It is not, if this needed saying, an especially happy way to live a life. But it can feel weirdly transgressive, suddenly coming-to ten-pints deep with no sleep in your veins and the drizzle in your face as you suck on a shoddy rolly with no one for company bar the sporadic Sunday night traffic. Work in the morning. That simmering pre-Monday dread. There are reminders of it everywhere on God's favourite day, yet at a time when being employed in the UK can feel more and more like being milked, riding the Super Sunday wave from start to crashing finish occasionally seems like a genuine act of civil disobedience, albeit one that could only ever harm you and sadden and disappoint everyone you know.
Thank god they lost the La Liga rights.
Super Sunday has been going, now, for 26 years. Outside of smartphones, Dec and cocaine, it's hard to think of anything that has managed to make itself as indivisible from the national culture in that time. The mainstay of Sky's Premier League coverage has grown in tandem with the most avidly consumed division on Earth, and it all began here, in a blaze of itbox graphics and shaky camera pans, tantalising us with two-yard Ian Rush headers and a glimpse of the Trent, singing to us like an idiot "thiiis iiis iiit, heeere weee gooo", promising us that weekends would never be the same again:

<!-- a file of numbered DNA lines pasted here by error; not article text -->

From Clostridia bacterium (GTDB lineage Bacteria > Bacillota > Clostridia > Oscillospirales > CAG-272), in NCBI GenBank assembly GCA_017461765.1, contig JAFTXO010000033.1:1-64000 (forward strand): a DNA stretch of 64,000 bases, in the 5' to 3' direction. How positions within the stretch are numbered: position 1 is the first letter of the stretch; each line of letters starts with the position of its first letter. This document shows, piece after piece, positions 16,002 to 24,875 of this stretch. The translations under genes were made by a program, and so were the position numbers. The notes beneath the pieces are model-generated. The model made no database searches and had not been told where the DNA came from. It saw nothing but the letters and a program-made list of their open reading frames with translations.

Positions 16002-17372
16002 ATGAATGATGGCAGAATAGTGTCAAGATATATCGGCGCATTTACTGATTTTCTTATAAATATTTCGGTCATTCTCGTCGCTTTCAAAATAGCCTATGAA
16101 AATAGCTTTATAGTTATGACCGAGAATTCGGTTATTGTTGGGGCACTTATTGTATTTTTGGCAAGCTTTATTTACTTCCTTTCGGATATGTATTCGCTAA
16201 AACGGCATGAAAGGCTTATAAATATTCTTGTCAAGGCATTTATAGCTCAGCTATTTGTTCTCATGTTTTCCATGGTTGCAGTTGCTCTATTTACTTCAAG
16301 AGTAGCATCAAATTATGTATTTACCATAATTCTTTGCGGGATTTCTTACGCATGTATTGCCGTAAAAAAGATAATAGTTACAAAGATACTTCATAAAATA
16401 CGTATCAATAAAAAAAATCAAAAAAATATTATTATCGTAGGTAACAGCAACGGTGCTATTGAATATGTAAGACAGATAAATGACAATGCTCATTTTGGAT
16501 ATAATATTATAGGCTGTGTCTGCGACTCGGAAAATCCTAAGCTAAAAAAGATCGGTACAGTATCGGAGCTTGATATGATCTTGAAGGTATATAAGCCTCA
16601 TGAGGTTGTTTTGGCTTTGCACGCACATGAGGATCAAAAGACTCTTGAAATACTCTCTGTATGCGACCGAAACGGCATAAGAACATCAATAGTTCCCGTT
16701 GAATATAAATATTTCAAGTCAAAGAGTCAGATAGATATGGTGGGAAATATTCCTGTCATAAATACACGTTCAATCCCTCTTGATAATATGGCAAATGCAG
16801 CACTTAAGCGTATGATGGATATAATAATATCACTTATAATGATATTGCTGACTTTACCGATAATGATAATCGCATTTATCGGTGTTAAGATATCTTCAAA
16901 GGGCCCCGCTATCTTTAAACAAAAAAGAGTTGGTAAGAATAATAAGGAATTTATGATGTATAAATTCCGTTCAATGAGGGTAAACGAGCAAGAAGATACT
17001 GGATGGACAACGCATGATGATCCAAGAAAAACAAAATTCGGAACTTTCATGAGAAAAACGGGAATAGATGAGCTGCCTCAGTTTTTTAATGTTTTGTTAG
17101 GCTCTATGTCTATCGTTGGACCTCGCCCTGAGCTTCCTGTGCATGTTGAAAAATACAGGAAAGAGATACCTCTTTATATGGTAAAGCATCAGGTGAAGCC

Since then, it's endlessly upgraded itself. It's survived sexism scandals and competition from Setanta, BT, Iraq Goals and ESPN, refined its ergonomic appeal to the point of high art and basically invented the concept of Hunter's chicken. It’s ruined songs by Moloko, Texas, Tinie Tempah and Andreas Johnson, executed rugby and exiled the hairy man, enveloped so many of the best games in living memory. It's reconfigured the English high street and sired an unfathomable number of taxi rides, break-ups and hangovers in the process. It has sent Andy Gray to go and live in the desert.
Are these good or bad things? Who knows; it’s all part of the service. A sanctuary for fanatics and a refuge for the loveless, Super Sunday isn’t something you can really engage with fully if there are enough people in the world who care about you. Sometimes those all-day football pub odysseys can feel a little like dogging with pints, another sordid and largely vicarious national ritual performed by lonely, panting obsessives in the liminal space between private and public life.